Winter wheat harvest accelerated by hot, dry weather
For The Fence Post
Hot, dry and windy weather has recently prevailed across much of the Great Plains. According to last week’s U.S. Department of Agriculture — National Agricultural Statistics Service Crop Progress and Condition report, this has resulted in a decrease in pasture and dryland crop conditions across the region.
However, these conditions have helped the winter wheat harvest, which has been moving north across the High Plains. Across the region, the last two weeks have averaged five to six days per week suitable for field work. Harvest crews have taken advantage of the dry conditions to get out into the fields. Currently, the harvest is mostly complete in Kansas, and well underway in Colorado and Nebraska. Wyoming’s crop is still maturing.
Reports have described a variable harvest. In comments to the Kansas Wheat Commission, Ray Mangani, manager of Frontier Ag Inc. in Bird City, Kan., said that kernel characteristics were “very good” this year. Test weights have averaged 61 pounds per bushel, but protein content has been widely varied. “Protein is all over the place,” Magnani said. “We’ve seen some test at 15 (percent), but then we’ve seen some test way down into the 9s. Those numbers depended mostly on variety selection and the fertilizer programs the farmers chose for their crops.” According to Mangani, the Cheyenne County firm has taken in 700,000 to 1 million bushels of winter wheat, which is slightly below average.
Kansas farmer and National Association of Wheat Growers President David Schemm of Sharon Springs, Kan., said test weights in his area so far had been lower than average, but protein levels were “much higher than last year.” Schemm continued, “It’s been an interesting year. We started off excited about it, and even after the snow we thought we had a crop. Now I’m just ready to wrap it up, get it done and start to look forward to next year.”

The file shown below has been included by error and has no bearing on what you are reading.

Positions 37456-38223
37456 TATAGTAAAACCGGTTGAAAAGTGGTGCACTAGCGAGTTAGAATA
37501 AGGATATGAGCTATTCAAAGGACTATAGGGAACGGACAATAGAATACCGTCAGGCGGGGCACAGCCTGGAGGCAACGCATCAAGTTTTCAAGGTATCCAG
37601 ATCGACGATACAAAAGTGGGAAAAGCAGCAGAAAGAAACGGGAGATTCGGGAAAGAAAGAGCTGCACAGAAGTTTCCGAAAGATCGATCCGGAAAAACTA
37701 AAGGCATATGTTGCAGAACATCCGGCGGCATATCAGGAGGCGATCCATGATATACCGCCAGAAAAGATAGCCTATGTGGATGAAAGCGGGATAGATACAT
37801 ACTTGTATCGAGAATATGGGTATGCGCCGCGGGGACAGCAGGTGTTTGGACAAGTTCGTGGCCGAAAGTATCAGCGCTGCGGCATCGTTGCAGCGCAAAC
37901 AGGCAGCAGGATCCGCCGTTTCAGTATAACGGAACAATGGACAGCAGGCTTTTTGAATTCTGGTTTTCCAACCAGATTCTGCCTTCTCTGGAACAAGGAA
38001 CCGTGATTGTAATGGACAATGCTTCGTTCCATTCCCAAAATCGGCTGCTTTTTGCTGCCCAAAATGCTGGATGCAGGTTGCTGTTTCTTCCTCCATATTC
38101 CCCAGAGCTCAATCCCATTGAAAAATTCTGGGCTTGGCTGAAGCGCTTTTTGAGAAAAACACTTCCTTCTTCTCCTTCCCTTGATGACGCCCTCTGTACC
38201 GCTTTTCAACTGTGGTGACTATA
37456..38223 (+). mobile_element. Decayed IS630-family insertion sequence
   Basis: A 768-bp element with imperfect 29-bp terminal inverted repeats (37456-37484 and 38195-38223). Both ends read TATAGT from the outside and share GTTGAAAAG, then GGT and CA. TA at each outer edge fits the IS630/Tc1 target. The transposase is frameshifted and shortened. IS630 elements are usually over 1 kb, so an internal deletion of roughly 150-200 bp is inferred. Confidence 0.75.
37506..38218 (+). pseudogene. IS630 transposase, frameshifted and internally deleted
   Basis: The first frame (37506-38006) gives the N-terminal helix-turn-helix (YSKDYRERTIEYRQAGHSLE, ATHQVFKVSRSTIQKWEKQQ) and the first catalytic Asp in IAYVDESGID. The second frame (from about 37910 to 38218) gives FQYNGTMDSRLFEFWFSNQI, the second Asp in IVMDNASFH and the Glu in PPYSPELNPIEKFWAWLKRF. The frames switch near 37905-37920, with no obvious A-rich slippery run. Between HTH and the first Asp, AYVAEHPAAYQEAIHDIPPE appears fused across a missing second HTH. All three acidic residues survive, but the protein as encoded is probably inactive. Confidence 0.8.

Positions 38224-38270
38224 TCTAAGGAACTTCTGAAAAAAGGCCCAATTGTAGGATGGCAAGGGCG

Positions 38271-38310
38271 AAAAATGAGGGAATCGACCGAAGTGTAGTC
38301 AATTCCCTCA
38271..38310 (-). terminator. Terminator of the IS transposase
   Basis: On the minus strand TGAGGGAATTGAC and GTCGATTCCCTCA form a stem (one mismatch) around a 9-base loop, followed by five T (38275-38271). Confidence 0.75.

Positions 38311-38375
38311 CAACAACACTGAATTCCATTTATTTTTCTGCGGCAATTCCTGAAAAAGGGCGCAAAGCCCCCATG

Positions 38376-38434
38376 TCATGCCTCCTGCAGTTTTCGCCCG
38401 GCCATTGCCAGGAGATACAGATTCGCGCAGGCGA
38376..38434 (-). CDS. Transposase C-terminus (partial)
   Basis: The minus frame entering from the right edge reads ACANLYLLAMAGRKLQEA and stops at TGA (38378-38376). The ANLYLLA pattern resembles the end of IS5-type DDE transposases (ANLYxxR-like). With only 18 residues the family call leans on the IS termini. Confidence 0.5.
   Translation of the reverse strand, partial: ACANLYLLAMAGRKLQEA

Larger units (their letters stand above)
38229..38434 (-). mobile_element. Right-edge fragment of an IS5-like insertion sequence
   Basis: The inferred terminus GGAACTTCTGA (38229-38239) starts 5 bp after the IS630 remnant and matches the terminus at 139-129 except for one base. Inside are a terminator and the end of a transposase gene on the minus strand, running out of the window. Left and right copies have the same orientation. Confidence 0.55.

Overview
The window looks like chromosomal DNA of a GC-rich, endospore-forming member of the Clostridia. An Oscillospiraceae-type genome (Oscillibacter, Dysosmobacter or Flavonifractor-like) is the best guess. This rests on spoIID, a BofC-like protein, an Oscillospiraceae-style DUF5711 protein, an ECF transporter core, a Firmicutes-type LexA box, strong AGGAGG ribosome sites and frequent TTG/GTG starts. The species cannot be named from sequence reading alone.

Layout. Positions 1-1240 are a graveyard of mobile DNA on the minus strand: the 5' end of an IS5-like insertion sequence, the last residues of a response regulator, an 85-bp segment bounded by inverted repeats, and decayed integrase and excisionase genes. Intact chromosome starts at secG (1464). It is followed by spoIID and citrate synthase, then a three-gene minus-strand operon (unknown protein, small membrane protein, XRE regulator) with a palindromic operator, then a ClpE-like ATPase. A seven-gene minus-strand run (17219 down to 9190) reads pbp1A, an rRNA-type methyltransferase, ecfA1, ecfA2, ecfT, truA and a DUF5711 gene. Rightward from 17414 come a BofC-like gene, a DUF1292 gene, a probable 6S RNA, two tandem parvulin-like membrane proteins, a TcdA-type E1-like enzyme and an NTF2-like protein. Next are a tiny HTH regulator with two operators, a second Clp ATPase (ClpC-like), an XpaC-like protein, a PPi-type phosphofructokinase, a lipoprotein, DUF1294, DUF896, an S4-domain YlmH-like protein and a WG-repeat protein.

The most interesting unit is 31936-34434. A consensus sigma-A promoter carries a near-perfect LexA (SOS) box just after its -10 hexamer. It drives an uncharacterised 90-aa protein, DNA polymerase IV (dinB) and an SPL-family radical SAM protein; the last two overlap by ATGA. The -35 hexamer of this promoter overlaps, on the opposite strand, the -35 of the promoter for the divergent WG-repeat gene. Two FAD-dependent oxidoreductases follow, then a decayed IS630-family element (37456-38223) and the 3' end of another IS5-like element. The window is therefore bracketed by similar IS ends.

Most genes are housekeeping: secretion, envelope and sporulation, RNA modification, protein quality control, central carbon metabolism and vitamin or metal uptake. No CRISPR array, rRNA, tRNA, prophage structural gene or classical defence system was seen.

Wyoming’s winter wheat crop is currently maturing, with 18 percent of the crop at the mature stage, 57 percent at the coloring stage and 93 percent at the heading stage. This crop is generally ahead of 2016, when only 4 percent of the state’s wheat crop was mature during the same period. However, it is behind the five-year average, when 29 percent of the wheat crop was mature during this week’s period. In general, harvesting has not yet begun in Wyoming, due to its more northerly latitude.
Most of Colorado’s winter wheat crop — 92 percent — has matured. This is a large rise, up from 65 percent the previous week. However, the condition of the crop is below average. Last week, only 43 percent of the winter wheat crop was in good-to-excellent condition, which is lower than the same week in 2016, when 66 percent of the crop was in good-to-excellent condition.
Harvest has also begun in earnest. As of last week, 47 percent of the state’s winter wheat crop had been harvested, up from 13 percent the previous week. This is also ahead of 2016, when 30 percent of the crop had been harvested during the same period.
Across the Cornhusker State, the winter wheat harvest is also well underway. Eighty-five percent of the crop has matured, up from 60 percent the previous week. The crop is also in moderate condition, with 49 percent in good-to-excellent condition, down from 50 percent the previous week.
Helped by the warm, dry weather, the harvest is also well ahead of schedule. Last week’s data showed that 52 percent of the state’s winter wheat had been harvested, which is ahead of the same week in 2016, when 35 percent had been harvested.
In Kansas, as the bulk of the harvest has been completed, winter wheat crop condition was not reported for this period. However, according to the July 5 report (last reported data), 47 percent of the crop was in good-to-excellent condition.
The wheat harvest in the Sunflower State is mostly complete. As of July 9, 93 percent of the crop had been harvested. This is ahead of 73 percent completion the previous week, and near the five-year average of 89 percent.
Across the state, reported yields and test weights have been a mixed bag, ranging from white stripe mosaic virus (WSMV)-abandoned fields, to fields yielding upwards of 80 bushels per acre. Reported test weights in Kansas range from the low 50s to 62 pounds per bushel, with test weights generally increasing toward the north across the state.
— Schoderbek, Sterling, Colo., covers ranching, resource and agricultural issues across the grasslands of the High Plains. He is also a private range consultant at Range Horizons LLC, a firm that specializes in precision ranching, mapping and UAS operations. Reach him at firstname.lastname@example.org, or on his cell at (970) 520-9294.